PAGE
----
Jesus Garcia Lagunilla

WOODSTOCK -- The Shenandoah County grand jury could consider indicting an Edinburg area man suspected of playing a role in a cockfighting operation.

Jesus Garcia Lagunilla, 49, of 920 Barbershop Road, Edinburg, faces a possible indictment by a grand jury Wednesday on a felony count of possession of animals used in fighting. The grand jury also may consider indicting Lagunilla on one felony count of possession of a controlled substance.

Lagunilla has remained free on bond since his release from Rappahannock-Shenandoah-Warren Regional Jail on Dec. 14. Judge Amy Tisinger granted Lagunilla’s release on a $10,000 secured bond during a hearing in Shenandoah County General District Court on Dec. 14.

John F. O’Neill Castro represented Lagunilla in the district court. Lagunilla appeared in court Jan. 4 for a scheduled preliminary hearing on his charges. He waived his right to a preliminary hearing and Tisinger certified Lagunilla's charges of possession of animals for fighting and possession of drugs to the grand jury that is scheduled to meet Wednesday.

Deputies with the Shenandoah County Sheriff’s Office arrested Lagunilla on Nov. 20 and seized 60 roosters from the defendant’s home west of Edinburg. The Sheriff’s Office worked with agents of the Virginia Animal Fighting Task Force on the investigation.

Retired Judge Dennis L. Hupp granted a request from Commonwealth’s Attorney Amanda Wiseley to appoint a special assistant prosecutor to help her office prosecute the case. Wiseley states in the order dated Nov. 26 and signed by Hupp that the case involves allegations of illegal animal fighting in the county and that the Virginia Office of the Attorney General has an animal law unit specifically designated for these types of investigations. K. Michelle Welch, senior assistant attorney general, leads the animal law unit and has expertise in animal fighting cases, Wiseley notes. The prosecutor asked that the court appoint Welch or a designee to assist.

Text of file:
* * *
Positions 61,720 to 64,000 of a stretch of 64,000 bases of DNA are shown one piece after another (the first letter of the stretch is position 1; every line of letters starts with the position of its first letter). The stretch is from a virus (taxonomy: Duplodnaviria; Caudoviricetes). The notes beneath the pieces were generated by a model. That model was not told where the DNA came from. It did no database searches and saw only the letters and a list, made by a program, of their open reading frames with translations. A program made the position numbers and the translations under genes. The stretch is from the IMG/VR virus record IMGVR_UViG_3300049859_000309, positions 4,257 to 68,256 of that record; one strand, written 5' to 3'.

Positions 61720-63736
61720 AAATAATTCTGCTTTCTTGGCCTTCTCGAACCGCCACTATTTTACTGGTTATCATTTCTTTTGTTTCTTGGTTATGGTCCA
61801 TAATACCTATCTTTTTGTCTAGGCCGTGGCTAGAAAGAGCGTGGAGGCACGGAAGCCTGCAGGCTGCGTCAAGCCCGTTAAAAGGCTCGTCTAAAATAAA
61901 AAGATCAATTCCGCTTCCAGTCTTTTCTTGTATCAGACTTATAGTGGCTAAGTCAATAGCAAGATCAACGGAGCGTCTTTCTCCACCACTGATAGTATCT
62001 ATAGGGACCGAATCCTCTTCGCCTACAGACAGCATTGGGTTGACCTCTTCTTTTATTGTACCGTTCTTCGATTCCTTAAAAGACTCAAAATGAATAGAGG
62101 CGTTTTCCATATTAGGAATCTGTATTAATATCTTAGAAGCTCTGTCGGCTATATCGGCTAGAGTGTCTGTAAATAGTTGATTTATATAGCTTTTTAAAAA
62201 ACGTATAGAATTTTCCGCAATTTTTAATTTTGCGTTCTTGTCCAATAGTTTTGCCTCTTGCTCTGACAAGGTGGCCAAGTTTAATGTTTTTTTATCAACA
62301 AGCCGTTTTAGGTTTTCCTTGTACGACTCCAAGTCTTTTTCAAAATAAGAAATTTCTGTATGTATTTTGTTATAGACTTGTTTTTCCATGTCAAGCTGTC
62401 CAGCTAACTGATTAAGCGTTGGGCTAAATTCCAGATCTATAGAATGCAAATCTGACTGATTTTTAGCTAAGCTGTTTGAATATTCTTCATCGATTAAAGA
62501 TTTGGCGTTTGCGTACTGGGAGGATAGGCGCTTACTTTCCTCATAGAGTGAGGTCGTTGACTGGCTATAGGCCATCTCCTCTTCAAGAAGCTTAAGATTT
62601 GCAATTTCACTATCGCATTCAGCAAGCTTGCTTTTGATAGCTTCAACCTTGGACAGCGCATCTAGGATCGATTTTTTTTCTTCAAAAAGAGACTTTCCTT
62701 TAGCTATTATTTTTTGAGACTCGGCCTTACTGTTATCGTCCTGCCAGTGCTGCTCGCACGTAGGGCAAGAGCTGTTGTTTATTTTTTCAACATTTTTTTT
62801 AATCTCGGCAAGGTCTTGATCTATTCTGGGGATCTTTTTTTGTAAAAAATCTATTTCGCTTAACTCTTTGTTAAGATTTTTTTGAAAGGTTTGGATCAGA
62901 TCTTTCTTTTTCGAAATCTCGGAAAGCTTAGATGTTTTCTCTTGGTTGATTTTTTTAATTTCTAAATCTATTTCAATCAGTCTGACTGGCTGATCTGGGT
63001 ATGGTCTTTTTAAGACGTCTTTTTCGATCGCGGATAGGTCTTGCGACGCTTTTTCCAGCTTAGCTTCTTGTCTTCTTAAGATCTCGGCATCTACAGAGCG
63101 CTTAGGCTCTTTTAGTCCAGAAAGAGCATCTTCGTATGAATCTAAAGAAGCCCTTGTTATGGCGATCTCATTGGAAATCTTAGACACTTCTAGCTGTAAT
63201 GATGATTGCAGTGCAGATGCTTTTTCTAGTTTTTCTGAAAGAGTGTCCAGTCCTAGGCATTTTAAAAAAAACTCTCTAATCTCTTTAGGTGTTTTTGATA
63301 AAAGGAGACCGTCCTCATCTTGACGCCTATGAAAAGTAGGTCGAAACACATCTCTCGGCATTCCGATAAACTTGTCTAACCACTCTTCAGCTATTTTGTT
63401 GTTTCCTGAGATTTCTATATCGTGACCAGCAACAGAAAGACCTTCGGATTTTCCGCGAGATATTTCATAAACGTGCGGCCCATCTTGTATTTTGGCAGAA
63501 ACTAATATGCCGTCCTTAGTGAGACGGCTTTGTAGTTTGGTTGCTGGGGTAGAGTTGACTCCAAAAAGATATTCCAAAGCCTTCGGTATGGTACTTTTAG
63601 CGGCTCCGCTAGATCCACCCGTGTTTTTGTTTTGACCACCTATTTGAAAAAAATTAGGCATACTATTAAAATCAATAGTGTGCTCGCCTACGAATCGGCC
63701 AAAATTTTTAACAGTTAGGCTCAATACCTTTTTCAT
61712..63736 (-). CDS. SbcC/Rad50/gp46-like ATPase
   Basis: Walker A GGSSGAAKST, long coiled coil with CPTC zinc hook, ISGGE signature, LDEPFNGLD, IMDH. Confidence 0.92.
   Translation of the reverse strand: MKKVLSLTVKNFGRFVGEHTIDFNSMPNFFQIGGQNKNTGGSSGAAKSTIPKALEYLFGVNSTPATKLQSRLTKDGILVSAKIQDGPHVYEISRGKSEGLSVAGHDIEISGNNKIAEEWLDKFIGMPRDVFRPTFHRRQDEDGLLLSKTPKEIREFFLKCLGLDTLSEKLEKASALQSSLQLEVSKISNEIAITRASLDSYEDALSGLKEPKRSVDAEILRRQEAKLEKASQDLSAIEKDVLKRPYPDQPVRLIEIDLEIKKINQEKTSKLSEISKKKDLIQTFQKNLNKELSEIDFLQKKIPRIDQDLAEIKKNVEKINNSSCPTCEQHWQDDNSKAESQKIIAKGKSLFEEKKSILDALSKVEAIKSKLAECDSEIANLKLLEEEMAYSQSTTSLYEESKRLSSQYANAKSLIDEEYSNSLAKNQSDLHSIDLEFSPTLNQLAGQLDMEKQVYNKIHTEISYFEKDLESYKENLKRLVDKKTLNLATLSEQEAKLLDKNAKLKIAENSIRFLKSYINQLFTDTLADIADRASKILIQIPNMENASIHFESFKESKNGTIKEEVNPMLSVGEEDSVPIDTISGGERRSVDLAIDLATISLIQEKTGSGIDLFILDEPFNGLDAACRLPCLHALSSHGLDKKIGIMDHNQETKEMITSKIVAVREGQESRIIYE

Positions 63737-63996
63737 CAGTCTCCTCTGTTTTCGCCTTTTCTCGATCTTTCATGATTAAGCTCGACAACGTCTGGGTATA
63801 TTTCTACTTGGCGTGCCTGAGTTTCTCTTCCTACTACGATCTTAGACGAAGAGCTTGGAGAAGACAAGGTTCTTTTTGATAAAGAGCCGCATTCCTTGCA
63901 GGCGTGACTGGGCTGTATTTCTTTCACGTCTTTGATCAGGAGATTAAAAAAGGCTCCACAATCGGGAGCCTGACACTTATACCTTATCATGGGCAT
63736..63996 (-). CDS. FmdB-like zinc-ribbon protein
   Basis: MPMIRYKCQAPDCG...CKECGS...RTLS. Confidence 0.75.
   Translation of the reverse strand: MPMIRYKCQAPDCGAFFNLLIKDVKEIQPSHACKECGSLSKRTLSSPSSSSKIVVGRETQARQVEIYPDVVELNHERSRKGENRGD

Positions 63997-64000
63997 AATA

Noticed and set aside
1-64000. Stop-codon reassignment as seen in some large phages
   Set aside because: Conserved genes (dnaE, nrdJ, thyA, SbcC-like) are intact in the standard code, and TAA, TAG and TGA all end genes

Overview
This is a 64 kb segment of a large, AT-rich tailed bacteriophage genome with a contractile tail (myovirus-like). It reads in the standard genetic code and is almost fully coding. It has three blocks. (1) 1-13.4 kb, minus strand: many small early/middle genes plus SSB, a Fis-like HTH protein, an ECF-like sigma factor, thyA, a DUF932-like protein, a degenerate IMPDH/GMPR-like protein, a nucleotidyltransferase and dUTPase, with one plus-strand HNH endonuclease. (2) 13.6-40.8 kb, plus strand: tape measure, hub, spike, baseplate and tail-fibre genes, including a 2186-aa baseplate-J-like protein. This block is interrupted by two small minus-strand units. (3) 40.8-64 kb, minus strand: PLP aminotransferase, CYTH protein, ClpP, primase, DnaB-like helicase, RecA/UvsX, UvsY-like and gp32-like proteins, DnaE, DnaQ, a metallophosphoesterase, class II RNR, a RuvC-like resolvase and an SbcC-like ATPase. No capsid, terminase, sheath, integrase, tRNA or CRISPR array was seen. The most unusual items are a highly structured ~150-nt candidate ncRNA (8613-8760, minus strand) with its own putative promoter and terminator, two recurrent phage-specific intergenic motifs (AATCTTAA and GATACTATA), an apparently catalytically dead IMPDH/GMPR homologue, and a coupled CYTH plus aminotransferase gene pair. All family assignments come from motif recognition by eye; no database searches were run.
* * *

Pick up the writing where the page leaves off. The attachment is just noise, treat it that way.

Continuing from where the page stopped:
Shenandoah County Sheriff’s Office Capt. Wesley Dellinger said shortly after Lagunilla’s arrest that deputies found the birds tethered to barrels and cages. Agents removed the birds from the property, Dellinger said. Deputy Erin Brogan, an animal control officer with the Sheriff’s Office, noted in her criminal complaint filed with the charging documents that she found birds with fresh wounds or scarred faces.

Agents also discovered evidence of a small methamphetamine laboratory during a search of Lagunilla’s property, Dellinger said. Authorities later charged Lagunilla with possession of a controlled substance.

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